The following is an exact description of the process which I prefer to follow, al-v though it will be understood that quantities, temperatures and periods of treatment may be varied to suit the various grades of bauxite used. I

To a bauxite having the following compositionz Silica 4.5% Iron oxide 6.2% Titanium diox 4.0% A1 0 54.8% H O comb... 30.5%

l first add sodium or potassium carbonatla 1n the approximate proportion of 5 0 lbs. to each ton of ore, the resulting mixture being then roasted in a rotary calciner to a tem- L the calcined bauxite will be found sufiici'ent I 1 for reduction purposes.

After fusion, the pig or ingot of fused material is broken down, crushed by rolls to-powder and then treated with a solution of sulfuric acid in the following manner:

The crushed grains are placed in a lead lined wooden tankor cle, and suflicient of a 10% solution of S111- furic acid added to completely cover the mass. Heat is applied by means of a lead steam coil, and the treatment continued for approximately 6 hours, when the material is washed and graded to different sizes of grains.

When grains prepared and treated in the aforesaid manner are mixed with ceramic bonds and vitrified in a pottery kiln, articles may be produced very pale yellow in color instead of dark'brown as heretofore, more homogeneous in texture, and consequently greatly superior not only in appearance but in cutting and grinding ualities.

Although it is preferre to employ the carbonates of potassium and sodium as the alkaline materials on the grounds of availability and cheapness, it will be understood that the chlorides, sulfates and oxides of these metals may be used with equal success. Nor is the solvent to be limited to sulfuric acid since others, such as hydrochloric and nitric, will answer the purpose equally well.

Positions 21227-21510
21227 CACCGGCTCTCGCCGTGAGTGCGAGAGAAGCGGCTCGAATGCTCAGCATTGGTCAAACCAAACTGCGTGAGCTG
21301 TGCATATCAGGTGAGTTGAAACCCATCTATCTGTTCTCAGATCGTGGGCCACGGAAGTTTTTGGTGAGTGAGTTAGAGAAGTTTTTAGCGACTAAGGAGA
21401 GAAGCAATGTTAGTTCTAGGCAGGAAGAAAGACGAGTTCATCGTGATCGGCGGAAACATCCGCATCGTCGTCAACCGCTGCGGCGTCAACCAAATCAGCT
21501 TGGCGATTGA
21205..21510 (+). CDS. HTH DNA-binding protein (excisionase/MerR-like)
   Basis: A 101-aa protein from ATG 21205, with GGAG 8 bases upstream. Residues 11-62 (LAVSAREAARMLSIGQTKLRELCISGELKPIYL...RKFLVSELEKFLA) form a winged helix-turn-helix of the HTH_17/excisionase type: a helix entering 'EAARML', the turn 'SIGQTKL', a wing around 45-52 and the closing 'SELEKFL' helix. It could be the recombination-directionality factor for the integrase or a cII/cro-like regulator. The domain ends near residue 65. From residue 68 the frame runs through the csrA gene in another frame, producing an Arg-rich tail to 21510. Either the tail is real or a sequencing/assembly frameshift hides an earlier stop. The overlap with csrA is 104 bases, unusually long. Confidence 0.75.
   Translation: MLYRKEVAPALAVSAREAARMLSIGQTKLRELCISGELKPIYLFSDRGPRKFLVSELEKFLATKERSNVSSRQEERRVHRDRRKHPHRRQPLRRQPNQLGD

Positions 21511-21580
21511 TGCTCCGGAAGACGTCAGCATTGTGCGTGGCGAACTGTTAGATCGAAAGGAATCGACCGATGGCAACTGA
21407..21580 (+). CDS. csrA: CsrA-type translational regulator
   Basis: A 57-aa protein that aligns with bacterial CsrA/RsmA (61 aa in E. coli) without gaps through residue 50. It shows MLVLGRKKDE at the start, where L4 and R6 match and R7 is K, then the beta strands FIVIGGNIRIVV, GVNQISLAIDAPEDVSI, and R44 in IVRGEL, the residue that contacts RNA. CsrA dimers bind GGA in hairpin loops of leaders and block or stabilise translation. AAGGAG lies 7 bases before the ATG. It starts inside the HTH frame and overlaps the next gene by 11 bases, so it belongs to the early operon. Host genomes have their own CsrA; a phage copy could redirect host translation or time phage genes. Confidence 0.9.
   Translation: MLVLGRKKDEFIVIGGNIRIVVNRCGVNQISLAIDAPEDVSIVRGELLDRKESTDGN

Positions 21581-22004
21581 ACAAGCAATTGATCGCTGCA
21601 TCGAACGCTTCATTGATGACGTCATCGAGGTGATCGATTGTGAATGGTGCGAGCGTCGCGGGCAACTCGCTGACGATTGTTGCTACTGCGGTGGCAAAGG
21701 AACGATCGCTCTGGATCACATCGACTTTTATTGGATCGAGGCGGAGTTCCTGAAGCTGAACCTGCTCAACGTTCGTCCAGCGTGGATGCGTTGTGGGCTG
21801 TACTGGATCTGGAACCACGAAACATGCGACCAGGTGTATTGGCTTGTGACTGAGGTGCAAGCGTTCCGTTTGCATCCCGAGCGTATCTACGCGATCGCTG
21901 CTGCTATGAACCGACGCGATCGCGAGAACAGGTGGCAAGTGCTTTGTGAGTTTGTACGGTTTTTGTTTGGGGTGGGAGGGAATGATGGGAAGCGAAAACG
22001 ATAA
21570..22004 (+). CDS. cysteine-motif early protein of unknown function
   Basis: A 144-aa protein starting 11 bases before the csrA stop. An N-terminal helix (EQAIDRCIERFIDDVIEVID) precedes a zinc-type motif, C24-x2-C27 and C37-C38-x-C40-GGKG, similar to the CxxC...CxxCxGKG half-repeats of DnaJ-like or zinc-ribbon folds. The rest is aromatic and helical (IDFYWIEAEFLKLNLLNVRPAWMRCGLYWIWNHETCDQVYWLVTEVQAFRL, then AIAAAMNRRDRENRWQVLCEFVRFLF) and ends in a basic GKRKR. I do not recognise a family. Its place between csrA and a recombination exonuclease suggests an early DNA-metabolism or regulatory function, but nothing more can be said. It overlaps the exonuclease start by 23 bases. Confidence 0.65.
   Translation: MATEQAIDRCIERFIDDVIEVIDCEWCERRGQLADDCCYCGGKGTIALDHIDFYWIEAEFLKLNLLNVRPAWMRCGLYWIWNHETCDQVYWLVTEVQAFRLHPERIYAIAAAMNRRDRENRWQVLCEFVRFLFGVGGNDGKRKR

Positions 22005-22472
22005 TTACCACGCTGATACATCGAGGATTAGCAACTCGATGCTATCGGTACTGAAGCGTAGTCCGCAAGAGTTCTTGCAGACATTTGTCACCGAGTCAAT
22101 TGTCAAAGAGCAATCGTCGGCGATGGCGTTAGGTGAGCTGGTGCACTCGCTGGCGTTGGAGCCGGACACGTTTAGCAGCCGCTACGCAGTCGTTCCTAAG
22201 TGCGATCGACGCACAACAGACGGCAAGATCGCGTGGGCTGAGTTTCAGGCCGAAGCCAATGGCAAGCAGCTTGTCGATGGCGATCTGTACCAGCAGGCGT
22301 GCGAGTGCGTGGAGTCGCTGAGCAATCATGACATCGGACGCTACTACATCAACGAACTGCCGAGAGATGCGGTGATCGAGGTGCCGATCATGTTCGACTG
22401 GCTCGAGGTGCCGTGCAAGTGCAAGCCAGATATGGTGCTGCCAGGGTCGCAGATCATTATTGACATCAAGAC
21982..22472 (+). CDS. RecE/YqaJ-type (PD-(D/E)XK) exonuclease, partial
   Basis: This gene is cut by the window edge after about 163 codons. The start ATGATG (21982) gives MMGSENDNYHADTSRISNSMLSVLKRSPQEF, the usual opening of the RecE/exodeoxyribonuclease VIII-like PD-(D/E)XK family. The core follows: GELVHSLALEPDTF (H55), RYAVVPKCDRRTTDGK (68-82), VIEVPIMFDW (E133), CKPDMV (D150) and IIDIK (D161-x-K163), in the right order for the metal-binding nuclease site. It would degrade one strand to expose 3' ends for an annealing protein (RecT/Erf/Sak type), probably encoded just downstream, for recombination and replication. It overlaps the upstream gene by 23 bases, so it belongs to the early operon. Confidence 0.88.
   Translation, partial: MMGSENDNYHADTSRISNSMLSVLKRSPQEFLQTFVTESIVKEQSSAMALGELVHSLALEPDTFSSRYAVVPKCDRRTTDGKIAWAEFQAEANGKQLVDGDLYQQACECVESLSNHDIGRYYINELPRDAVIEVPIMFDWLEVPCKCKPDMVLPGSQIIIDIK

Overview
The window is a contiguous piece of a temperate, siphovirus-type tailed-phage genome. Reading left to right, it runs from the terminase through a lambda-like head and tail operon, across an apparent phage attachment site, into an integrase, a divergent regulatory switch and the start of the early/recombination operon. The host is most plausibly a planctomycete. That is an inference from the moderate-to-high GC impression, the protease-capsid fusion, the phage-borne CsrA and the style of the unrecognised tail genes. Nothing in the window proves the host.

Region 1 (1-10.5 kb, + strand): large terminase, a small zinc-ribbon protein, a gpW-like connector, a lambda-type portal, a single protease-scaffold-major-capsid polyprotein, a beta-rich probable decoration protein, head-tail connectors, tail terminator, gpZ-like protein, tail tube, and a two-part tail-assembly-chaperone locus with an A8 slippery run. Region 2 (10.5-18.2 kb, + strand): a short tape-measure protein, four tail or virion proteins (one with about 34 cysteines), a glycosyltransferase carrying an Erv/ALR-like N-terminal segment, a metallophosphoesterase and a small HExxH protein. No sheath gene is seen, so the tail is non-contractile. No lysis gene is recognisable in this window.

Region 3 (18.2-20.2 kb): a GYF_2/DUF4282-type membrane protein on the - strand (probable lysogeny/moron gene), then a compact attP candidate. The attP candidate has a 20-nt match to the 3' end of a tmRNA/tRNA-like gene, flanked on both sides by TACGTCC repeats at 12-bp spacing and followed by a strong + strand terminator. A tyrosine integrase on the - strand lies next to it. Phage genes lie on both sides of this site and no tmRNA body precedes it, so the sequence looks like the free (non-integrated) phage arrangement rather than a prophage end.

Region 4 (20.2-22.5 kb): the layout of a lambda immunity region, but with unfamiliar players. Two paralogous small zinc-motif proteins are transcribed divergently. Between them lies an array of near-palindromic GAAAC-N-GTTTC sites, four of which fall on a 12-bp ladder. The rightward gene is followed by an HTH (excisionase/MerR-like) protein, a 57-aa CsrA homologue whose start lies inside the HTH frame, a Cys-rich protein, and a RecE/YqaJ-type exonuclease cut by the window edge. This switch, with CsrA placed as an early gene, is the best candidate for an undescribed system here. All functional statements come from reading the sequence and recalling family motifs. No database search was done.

I claim: a

1. The method of manufacturing an artificial aluminous abrasive, which comprises roasting an aluminous ore with a substance capable of combining with the metallic oxides constituting impurities of said ore, and of effecting in a subsequent fusing process the segregation of said oxides in the form of easily soluble compounds.

2. The method of manufacturing an artificial aluminous abrasive, which comprises roasting an aluminous ore with a substance capable of combining with the metallic oxides constituting impurities of said ore, and of effecting in a subsequent fusing proc other suitable receptaroasting an aluminous ore with an alkali,

fusing said resulting product, and treating the fused product with an acid, substantially as and for the purpose set forth.

4. The process of manufacturing an artificial aluminous abrasive, which comprises roasting bauxite with an alkali, fusing the said resulting product, and'treating the fused product with an acid, substantially as and for the purpose set forth.

e process of manufacturing an artificial aluminous abrasive, which comprises roasting an aluminous ore with sodium car- 'bonate, fusing said resulting product, and

treating the fused product with an acid, substantially as and for the purpose set forth.

'6. The process of manufacturing an artificial aluminous abrasive, which comprises roasting an aluminous ore with an alkali to a temperature of approximately 1100 0.,

fusing said product with a reducing agent, and treating the fused product with an acid, substantially as and for the purpose set forth.

7. The ficial aluminous abrasive, roasting bauxite, with an perature of approximatel said product with a re which comprises 1100 0., fusing ucing agent, and

treating the fused product with dilute sul-' furic acid, substantially as and for the purpose set forth.

CLARENCE J. BROGKBANK.

alkali to a tem-' process of manufacturing an arti-

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Classifications
U.S. Classification51/309, 501/153, 423/626, 423/111
International ClassificationC09K3/14
Cooperative ClassificationC09K3/1427
European ClassificationC09K3/14B4